QFT and TSPOT were performed using standard clinical protocols at each site; as this was a pragmatic study, no special efforts were made to standardise the laboratory procedures at each site. We included data only from participants with valid results for all three tests. We used the international cut-off for the TSPOT (six or more spots as positive and five or fewer spots as negative),15 because using the US interpretation with a borderline zone16 would have required discarding all results in the borderline zone (five, six or seven spots); we also ran the models using the US cut-off and classifying borderline results as negative. We used current CDC guidelines for TST interpretation.17 We used the standard manufacturer cut-off for the QFT-IT.18 Because all of the tests are immunologically based with overlapping antigens, we suspected that the assumption of conditional independence of tests (after taking true latent class status into account) would not be valid. Therefore, we created two latent class models for each group, one using a modification of the method of Qu et al 19 that included a random effect to account for conditional dependence and the other setting the random effect to zero (ie, assuming conditional independence). We used a Bayesian approach for both of these models20 with literature-based prior distributions for test sensitivities and broad prior distributions for specificity and prevalence (table 1). The literature-based prior distributions were used for sensitivity because the proportion of persons tested who subsequently develop active TB disease is a good proxy for test sensitivity, whereas broad prior distributions were used for other parameters because there is no similarly good proxy for test specificity or LTBI prevalence in the literature. The literature-based prior distributions for test sensitivity represent a weighted average of patients who were tested for LTBI and then subsequently experienced incident TB disease (online supplementary table S2 and S3). For example, the prior distribution for TST sensitivity for HIV-seronegative persons is based on 180 contacts, as reported in the literature, who had a TST, were prospectively followed and subsequently developed TB disease. A total of 143 of these persons had a positive TST; the point estimate for sensitivity would be 143/180, and the prior distribution representing those data would be a beta (143,37) distribution. Prior distributions for HIV-seronegative adults were obtained from a simple summation of studies of contacts of persons with TB disease; prior distributions for other groups (HIV-seropositive adults and children aged <5 years) were obtained from studies of those populations. To further assess the robustness of the latent class models, we split the TSPOT into two separate tests (the panel A and panel B results) with the same cut-off for a positive test applied to each (five or more spots greater than the nil plate). We then ran four test models (TST, QFT-IT, TSPOT panel A and TSPOT panel B) for each group. We used R V.3.3.0 (open-source software, the R Foundation, Vienna, Austria) and JAGS (Just Another Gibbs Sampler, available at http://mcmc-jags.sourceforge.net/) V.4.2.0 (open-source software) through the runjags package (V.3.2) to implement these models, with Markov chain Monte Carlo sampling to estimate parameter distributions. Four independent chains were used for each model. The initial 1000 and subsequent 5000 samples were used for model adaptation and burn-in, with subsequent sampling of a minimum of 20 000 iterations or enough iterations to obtain Gelman-Rubin statistics <1.05 for all sensitivity, specificity and prevalence parameters, whichever was greater.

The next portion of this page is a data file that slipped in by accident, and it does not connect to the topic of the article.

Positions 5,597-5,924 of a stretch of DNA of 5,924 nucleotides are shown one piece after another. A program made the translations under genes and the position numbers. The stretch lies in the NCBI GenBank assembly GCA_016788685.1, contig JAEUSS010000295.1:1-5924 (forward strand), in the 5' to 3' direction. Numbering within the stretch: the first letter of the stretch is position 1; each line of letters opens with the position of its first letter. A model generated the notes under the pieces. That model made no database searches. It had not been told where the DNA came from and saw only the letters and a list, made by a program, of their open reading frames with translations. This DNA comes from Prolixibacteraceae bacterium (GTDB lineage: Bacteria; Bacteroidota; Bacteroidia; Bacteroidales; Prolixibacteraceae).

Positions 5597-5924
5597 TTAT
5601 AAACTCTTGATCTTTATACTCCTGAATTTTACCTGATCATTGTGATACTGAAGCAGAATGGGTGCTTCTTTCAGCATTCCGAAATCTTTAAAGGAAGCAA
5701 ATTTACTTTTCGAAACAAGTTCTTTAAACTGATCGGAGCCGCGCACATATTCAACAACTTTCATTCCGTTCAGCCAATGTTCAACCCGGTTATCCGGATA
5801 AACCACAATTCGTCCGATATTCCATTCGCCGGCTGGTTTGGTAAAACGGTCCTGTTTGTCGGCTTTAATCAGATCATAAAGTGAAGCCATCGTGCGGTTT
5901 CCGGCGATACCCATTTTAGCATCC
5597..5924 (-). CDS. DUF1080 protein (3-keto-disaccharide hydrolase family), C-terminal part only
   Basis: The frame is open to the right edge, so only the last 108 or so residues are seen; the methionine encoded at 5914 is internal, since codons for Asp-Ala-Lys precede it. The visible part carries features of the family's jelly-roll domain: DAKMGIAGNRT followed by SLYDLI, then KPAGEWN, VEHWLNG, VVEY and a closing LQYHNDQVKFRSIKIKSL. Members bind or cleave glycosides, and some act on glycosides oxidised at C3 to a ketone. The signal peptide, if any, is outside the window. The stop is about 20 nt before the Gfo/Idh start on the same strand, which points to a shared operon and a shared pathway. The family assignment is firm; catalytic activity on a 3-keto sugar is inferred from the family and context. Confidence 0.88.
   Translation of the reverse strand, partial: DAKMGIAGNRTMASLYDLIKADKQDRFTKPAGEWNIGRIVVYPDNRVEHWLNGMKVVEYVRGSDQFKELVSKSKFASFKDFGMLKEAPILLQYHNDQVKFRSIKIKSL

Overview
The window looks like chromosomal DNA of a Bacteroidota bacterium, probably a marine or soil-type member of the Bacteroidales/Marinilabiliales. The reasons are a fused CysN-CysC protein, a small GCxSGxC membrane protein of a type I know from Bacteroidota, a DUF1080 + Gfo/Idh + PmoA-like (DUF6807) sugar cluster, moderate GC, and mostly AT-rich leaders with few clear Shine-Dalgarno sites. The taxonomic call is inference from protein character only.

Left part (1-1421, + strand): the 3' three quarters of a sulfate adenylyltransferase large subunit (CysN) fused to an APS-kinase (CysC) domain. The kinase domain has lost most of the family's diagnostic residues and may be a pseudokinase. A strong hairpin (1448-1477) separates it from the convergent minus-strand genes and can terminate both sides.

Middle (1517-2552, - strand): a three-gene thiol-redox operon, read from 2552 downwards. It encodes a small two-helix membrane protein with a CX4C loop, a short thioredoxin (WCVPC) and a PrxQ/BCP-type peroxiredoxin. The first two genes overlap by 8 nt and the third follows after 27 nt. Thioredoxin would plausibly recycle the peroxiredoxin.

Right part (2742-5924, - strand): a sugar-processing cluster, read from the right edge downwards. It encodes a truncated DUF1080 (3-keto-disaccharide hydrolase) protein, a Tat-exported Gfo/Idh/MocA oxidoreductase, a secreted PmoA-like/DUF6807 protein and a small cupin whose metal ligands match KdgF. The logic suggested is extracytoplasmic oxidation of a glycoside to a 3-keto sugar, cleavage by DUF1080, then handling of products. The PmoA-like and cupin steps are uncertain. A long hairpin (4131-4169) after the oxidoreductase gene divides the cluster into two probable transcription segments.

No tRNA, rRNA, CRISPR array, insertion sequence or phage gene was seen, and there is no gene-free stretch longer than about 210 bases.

Models that assumed the tests were conditionally independent (ie, without a random effect) provided higher sensitivity estimates for all three tests and lower prevalence estimates than the models that included a random effect to account for conditional dependence (figure 2 and online supplementary figure S1). Furthermore, the posterior means of the sensitivity estimates for the models that assumed conditional independence were often outside the 95% credible intervals of the literature-based prior estimates for sensitivity. Conversely, the sensitivity estimates for the models that accounted for conditional dependence generally fell within the credible intervals for the evidence-based prior distribution. We therefore focused on the conditional dependence (random effects) model for further reporting.
To assess the validity of the latent class measure, we created an exposure variable for the foreign-born participants as an estimation of the opportunities for a person to be exposed to and infected with TB. This surrogate exposure variable was calculated by multiplying the age at immigration by the WHO estimate of TB incidence in the country of origin in 2012.21 We assigned each participant to a latent class (LTBI or no LTBI) with probability equal to the Bayesian posterior mean of the probability of belonging to that class derived from the model and examined the relationship between quartile of the exposure variable and estimated LTBI infection status (defined by latent class membership). The χ2 test for trend was used to assess this relationship.